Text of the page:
How is the food industry working on salt?

Back in 1979, an advisory group commissioned by the Food and Drug Administration recommended revisiting the status of salt as “generally recognized as safe.” However, authorities only called on the food industry to voluntarily reduce the amount of salt used in over-the-counter foods. Now, at least the amount of sodium in packaged foods has been added to the nutrition label, allowing consumers to reach out if they take the time to compare brands before heading to the checkout counter.

The ongoing issue of salt is thoroughly discussed in a good book published last year. Salt Wars fights for the biggest murderer in the American dietBy Michael F. Jacobson, a former managing director of the Center for Public Interest Sciences, a consumer advocacy group based in Washington, DC.

Without waiting for the regulator’s hammer, Jacobson tells me: There are many tricks that businesses can use. “

In cooking, try salting the finished product instead of adding salt when preparing the recipe. This allows you to satisfy your taste buds with significantly less salt.

(Getty / iStock)

Tips for reducing sodium

Companies have found that not fanfare about it, such as gradually lowering the sodium content of the product and not claiming it to be “low sodium,” actually promotes consumer acceptance. Most people aren’t even aware of the change. But you may not have to wait for the company to get the job done. For example, the salt content of many canned foods, such as beans, can be reduced by rinsing with a colander. Or, before adding the soup and heating it in the microwave or pot, I first put fresh spinach and other quick-cooked or cooked vegetables in a bowl or pot and dilute the salt with canned soup. Try the trick.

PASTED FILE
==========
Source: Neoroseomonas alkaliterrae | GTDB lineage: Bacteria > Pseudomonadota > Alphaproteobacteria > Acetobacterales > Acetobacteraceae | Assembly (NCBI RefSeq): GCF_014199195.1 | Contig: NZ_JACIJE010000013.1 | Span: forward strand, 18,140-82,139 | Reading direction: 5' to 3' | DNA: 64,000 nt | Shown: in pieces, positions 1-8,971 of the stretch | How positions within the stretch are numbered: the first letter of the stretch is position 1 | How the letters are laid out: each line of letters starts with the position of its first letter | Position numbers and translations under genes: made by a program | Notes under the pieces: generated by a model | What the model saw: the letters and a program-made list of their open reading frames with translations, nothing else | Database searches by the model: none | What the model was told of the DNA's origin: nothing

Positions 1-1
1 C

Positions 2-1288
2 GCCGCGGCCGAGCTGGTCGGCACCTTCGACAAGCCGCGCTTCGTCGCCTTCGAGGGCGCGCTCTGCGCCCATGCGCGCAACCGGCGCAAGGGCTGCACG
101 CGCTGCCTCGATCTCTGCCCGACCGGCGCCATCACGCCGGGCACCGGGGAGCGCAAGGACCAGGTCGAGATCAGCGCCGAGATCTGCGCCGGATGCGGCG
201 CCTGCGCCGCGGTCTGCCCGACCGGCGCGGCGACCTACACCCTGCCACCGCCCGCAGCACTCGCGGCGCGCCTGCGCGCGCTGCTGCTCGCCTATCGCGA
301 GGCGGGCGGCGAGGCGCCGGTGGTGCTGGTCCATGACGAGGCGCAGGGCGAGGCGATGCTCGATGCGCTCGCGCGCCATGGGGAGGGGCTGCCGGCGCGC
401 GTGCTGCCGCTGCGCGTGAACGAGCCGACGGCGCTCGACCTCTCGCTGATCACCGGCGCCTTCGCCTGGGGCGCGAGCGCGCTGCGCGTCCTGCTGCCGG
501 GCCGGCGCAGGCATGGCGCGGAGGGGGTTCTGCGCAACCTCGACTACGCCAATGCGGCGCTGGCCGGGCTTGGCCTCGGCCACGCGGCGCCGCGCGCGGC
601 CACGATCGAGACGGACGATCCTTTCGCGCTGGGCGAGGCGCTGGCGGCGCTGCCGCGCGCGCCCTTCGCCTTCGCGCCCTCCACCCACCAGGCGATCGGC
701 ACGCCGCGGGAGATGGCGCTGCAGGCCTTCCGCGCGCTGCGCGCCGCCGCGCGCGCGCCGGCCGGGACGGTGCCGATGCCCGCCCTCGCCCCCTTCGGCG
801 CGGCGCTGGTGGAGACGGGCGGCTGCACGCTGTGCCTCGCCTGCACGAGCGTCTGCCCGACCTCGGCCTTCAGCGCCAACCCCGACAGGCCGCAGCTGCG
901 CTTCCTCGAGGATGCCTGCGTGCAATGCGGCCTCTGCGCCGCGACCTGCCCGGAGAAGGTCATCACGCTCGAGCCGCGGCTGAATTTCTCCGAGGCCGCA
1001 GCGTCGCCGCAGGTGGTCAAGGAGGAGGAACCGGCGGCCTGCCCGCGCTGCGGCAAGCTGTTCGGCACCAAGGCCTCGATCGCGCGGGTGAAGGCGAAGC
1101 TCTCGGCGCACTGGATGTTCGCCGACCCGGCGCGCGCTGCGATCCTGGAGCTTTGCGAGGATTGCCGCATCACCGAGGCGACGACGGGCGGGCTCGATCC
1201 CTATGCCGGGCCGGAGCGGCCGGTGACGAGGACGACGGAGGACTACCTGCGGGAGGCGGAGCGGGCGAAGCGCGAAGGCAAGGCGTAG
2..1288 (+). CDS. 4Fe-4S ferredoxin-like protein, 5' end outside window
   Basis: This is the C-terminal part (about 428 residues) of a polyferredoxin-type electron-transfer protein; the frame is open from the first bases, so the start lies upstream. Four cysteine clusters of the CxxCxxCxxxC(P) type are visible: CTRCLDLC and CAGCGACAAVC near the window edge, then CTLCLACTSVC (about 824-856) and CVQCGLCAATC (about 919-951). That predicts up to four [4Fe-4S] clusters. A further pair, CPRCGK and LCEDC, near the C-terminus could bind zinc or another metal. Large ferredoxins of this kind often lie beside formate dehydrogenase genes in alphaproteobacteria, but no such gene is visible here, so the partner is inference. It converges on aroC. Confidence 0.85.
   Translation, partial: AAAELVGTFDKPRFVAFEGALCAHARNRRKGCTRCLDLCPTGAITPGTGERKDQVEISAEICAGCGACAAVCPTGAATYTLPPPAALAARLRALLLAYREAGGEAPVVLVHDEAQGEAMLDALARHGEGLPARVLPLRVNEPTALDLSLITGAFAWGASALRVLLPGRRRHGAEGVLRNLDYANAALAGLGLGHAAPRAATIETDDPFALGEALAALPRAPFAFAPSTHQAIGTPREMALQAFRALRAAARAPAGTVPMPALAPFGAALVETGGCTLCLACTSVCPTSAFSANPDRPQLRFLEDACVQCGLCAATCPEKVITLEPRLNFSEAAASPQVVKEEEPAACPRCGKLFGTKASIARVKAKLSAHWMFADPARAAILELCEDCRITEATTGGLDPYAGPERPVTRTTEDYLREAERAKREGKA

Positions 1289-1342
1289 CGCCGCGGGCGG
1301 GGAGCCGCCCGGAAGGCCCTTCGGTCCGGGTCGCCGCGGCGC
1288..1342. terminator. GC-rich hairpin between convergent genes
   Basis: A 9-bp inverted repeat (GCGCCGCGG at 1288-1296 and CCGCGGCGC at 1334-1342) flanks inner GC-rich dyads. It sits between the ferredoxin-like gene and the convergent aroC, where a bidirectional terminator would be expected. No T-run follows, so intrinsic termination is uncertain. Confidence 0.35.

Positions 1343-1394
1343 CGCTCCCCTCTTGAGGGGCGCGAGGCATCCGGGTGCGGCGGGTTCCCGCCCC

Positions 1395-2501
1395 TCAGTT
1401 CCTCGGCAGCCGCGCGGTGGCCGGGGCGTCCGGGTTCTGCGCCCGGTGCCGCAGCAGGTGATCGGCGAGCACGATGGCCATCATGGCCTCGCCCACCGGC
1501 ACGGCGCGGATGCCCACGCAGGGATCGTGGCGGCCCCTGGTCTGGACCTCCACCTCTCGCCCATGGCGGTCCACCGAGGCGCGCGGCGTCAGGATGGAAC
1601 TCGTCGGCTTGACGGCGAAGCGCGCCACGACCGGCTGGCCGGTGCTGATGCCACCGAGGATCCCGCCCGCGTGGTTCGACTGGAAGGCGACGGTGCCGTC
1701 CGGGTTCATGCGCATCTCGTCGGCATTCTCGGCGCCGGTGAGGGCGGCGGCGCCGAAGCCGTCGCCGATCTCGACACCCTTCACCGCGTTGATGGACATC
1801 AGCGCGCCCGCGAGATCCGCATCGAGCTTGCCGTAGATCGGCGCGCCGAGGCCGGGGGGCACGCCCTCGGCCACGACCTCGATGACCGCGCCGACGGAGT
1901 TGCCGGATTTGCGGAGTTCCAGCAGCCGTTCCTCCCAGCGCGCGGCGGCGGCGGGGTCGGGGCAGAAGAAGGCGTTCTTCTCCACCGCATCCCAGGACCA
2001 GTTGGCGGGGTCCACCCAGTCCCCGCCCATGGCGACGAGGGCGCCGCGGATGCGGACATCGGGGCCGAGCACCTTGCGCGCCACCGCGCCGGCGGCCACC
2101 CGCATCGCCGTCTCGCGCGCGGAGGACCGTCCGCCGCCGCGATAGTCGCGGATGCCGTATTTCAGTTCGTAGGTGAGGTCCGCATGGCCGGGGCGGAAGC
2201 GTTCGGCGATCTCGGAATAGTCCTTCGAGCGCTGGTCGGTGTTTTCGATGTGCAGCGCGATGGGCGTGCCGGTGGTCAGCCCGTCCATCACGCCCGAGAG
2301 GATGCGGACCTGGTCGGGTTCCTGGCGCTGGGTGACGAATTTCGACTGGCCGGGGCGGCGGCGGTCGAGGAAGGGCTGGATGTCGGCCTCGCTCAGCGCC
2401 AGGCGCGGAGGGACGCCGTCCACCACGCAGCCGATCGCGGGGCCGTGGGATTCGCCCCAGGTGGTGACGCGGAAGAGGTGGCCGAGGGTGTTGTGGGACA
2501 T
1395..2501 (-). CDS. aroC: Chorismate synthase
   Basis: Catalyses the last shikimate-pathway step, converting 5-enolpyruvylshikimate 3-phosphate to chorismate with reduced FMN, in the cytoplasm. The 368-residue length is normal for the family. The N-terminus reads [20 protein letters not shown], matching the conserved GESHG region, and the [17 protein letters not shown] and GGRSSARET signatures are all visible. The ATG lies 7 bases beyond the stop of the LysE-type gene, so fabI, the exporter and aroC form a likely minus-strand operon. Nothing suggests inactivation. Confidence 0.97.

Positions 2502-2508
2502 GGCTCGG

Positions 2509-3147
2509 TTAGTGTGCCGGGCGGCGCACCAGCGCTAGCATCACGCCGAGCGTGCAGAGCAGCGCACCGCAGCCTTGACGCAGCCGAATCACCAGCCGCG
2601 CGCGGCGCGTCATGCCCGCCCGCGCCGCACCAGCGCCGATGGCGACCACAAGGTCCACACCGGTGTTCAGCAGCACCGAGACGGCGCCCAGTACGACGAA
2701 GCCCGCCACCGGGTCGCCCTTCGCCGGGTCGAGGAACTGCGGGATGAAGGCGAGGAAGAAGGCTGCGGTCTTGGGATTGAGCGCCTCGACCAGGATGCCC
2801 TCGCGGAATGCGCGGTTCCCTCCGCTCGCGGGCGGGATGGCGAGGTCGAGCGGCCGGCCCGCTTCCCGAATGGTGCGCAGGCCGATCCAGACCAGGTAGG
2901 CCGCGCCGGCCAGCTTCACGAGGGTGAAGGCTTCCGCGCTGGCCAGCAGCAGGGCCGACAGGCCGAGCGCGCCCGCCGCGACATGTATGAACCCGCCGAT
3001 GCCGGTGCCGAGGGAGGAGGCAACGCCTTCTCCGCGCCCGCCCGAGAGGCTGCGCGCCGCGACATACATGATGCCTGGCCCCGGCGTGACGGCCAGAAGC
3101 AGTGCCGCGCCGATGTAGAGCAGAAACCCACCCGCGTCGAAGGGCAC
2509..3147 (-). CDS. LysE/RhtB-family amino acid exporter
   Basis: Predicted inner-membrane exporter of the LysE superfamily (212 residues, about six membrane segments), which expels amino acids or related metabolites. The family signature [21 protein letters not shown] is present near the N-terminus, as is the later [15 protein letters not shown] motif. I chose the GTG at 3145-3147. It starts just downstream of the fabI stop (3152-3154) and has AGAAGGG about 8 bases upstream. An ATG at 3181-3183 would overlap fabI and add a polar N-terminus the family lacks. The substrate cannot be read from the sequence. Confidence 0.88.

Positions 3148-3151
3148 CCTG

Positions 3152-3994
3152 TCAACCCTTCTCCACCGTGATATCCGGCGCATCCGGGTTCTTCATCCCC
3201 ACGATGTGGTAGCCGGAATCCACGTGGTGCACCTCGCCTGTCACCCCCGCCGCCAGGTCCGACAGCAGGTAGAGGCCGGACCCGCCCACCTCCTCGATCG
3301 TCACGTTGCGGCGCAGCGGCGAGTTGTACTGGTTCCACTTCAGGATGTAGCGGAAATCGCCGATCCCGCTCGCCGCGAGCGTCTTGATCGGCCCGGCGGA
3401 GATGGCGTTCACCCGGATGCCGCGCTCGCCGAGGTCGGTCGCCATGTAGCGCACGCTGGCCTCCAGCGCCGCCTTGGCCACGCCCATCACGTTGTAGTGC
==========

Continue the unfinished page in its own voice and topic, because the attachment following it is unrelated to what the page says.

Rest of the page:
If you want to reduce sodium and improve your health, the trick is to keep the turkey cool. I and many others have found it relatively easy to reduce their preference for high salt by gradually using high salt and reducing their consumption. Once the taste buds are adjusted, the high-salt foods you once enjoyed are more likely to resist, perhaps with an unpleasant salty taste.

In cooking, try salting the finished product instead of adding salt when preparing the recipe. This allows you to satisfy your taste buds with significantly less salt. Seasoned foods with citrus juices, hot pepper flakes, or other stimulating herbs and spices can greatly help reduce salt. You can also reduce your bread intake. As a category, bread and other bakery products contribute more to American sodium intake than any other food.

But even greater contributions are most likely to come from food cooked in what Jacobson calls a salty minefield. The day after eating at the restaurant, I noticed that I gained about 2 pounds. This isn’t because you ate an extra two pounds of food, but because the extra salt in what you ate keeps that amount of water in your body.

Instead of government regulations limiting sodium, consumers may consider writing to the producers of their favorite products and asking them to consider reducing the amount of salt they use.

This article was originally New York Times

The big advantage of cutting even a little salt